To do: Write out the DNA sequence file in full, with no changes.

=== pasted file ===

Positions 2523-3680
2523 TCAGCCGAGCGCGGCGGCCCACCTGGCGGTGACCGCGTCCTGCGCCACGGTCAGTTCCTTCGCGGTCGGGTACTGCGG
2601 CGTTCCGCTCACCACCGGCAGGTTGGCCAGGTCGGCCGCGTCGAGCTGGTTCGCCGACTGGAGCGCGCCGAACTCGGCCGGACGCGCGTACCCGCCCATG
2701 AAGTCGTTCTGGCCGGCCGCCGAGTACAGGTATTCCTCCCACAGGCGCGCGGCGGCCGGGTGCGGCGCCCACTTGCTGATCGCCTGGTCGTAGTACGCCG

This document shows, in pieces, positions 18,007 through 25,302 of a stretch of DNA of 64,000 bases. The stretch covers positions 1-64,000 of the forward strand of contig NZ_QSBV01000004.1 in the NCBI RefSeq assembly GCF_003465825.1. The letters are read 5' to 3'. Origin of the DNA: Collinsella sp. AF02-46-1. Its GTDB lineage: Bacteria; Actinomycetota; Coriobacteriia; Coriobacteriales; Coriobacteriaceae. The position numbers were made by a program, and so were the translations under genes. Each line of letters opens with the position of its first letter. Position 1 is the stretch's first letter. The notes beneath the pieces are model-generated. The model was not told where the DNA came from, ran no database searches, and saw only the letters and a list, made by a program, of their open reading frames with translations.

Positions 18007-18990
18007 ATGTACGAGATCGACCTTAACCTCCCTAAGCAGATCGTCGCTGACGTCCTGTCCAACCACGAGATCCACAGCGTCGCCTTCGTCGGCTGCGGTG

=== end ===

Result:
Positions 2523-3680
2523 TCAGCCGAGCGCGGCGGCCCACCTGGCGGTGACCGCGTCCTGCGCCACGGTCAGTTCCTTCGCGGTCGGGTACTGCGG
2601 CGTTCCGCTCACCACCGGCAGGTTGGCCAGGTCGGCCGCGTCGAGCTGGTTCGCCGACTGGAGCGCGCCGAACTCGGCCGGACGCGCGTACCCGCCCATG
2701 AAGTCGTTCTGGCCGGCCGCCGAGTACAGGTATTCCTCCCACAGGCGCGCGGCGGCCGGGTGCGGCGCCCACTTGCTGATCGCCTGGTCGTAGTACGCCG

This document shows, in pieces, positions 18,007 through 25,302 of a stretch of DNA of 64,000 bases. The stretch covers positions 1-64,000 of the forward strand of contig NZ_QSBV01000004.1 in the NCBI RefSeq assembly GCF_003465825.1. The letters are read 5' to 3'. Origin of the DNA: Collinsella sp. AF02-46-1. Its GTDB lineage: Bacteria; Actinomycetota; Coriobacteriia; Coriobacteriales; Coriobacteriaceae. The position numbers were made by a program, and so were the translations under genes. Each line of letters opens with the position of its first letter. Position 1 is the stretch's first letter. The notes beneath the pieces are model-generated. The model was not told where the DNA came from, ran no database searches, and saw only the letters and a list, made by a program, of their open reading frames with translations.

Positions 18007-18990
18007 ATGTACGAGATCGACCTTAACCTCCCTAAGCAGATCGTCGCTGACGTCCTGTCCAACCACGAGATCCACAGCGTCGCCTTCGTCGGCTGCGGTG